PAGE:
"It has been a long road, but I feel there is a tremendous opportunity for these young men to represent their schools in the sport of lacrosse," said Scazzero, who will retire from his job with the city of College Station this summer. "Obviously, we're not seeing a huge influx of varsity [college] programs everywhere and there are so many kids getting turned out of high school that this thing is just going to keep growing. I feel an obligation to the sport as a way to pay back what I got from it."

"Tony truly has the best interests of his primary constituents - the players - at heart," said Troy Hood, Lindenwood's head coach.

There are various administrative obstacles and issues that will confront Scazzero when he takes the reins of the MCLA, none more so than funding. As Paul said, "It's always about money."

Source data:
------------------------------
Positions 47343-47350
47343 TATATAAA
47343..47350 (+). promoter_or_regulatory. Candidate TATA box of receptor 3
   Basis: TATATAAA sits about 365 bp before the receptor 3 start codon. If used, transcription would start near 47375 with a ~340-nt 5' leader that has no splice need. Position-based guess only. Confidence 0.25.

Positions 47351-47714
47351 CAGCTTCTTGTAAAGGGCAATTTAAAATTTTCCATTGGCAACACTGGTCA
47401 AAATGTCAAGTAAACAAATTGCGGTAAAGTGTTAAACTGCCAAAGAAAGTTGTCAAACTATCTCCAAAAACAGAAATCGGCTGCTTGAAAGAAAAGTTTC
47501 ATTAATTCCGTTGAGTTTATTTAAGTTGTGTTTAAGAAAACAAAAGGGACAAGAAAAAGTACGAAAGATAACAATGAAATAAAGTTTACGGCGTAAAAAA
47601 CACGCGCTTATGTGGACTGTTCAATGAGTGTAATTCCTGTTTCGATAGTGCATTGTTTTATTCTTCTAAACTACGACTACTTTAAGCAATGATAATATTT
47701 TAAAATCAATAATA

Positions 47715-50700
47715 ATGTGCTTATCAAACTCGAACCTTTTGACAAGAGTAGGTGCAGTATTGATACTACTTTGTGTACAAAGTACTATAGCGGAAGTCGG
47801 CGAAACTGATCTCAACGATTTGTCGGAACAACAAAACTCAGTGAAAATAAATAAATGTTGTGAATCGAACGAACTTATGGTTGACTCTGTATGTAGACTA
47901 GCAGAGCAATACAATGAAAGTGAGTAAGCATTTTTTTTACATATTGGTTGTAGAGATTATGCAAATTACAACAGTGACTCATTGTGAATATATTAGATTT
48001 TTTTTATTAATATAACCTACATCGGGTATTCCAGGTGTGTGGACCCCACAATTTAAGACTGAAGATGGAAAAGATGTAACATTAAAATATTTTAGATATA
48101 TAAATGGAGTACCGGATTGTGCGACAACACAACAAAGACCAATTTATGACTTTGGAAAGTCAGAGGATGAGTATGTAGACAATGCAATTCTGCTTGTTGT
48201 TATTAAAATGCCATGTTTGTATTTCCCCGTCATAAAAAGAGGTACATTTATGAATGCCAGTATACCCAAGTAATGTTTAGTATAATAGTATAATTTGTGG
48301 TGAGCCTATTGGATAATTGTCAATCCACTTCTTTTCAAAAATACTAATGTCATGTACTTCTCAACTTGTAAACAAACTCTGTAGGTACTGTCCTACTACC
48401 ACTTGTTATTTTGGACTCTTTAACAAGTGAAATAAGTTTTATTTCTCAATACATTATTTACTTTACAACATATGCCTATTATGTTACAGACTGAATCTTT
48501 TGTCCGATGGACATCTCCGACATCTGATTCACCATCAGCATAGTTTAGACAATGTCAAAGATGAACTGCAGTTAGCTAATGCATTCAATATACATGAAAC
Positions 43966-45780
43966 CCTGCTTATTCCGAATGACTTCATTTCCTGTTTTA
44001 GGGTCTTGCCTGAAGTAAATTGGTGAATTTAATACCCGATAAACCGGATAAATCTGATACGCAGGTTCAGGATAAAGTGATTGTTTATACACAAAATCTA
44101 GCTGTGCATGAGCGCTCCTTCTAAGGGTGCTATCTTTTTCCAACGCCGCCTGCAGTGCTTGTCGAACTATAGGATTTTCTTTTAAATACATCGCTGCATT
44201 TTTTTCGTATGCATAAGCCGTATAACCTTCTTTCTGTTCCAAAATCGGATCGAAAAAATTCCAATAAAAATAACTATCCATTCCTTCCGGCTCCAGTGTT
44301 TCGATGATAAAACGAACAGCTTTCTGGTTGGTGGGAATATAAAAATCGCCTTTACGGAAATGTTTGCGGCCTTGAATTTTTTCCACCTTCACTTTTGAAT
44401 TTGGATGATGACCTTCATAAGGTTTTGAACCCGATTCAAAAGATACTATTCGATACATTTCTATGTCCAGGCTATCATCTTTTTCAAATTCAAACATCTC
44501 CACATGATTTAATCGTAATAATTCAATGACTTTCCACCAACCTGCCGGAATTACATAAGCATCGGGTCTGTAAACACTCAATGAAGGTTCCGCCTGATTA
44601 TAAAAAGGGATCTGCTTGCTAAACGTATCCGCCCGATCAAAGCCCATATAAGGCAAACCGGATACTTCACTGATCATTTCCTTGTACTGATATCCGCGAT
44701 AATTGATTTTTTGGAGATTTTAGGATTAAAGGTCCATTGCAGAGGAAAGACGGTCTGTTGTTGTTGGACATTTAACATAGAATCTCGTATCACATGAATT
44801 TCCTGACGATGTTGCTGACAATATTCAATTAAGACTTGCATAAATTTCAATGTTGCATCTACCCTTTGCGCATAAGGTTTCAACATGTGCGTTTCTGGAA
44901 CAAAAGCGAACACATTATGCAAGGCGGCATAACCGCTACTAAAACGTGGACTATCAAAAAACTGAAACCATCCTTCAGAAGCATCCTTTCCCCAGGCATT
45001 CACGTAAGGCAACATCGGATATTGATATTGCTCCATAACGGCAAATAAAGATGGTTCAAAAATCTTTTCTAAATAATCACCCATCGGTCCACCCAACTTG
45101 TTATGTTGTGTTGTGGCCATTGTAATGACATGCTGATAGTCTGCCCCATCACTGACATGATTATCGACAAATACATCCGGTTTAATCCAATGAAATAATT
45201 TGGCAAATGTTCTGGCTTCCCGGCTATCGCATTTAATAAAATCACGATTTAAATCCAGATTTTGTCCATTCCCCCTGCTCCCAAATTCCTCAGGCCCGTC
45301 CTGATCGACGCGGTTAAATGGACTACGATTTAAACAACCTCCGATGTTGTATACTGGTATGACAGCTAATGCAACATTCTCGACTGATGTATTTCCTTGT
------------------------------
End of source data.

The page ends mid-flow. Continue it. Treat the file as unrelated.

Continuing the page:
The recent economic downturn is only going to exacerbate the unequal fiscal footing that has created a competitive divide in both of the association's divisions. The prospect of creating an executive director position and a league staff - a natural progression for the ever-expanding MCLA - will further ratchet up the financial demands of programs, many of which rely exclusively on student dues.

In the 30-plus years he's been coaching at the club level, Scazzero has overcome all sorts of hurdles - including remaking a New Yorker into a Texan - so the future is still bright, regardless of money issues.

"I think this is a great opportunity to put our game out in front of everybody and become a real player in the national scene," he said. "There are certainly a lot of athletes who are not looking for that scholarship experience, and this is their opportunity to get out there and play. From the national overview, I think this is a real opportunity to provide a good service to young men of this country."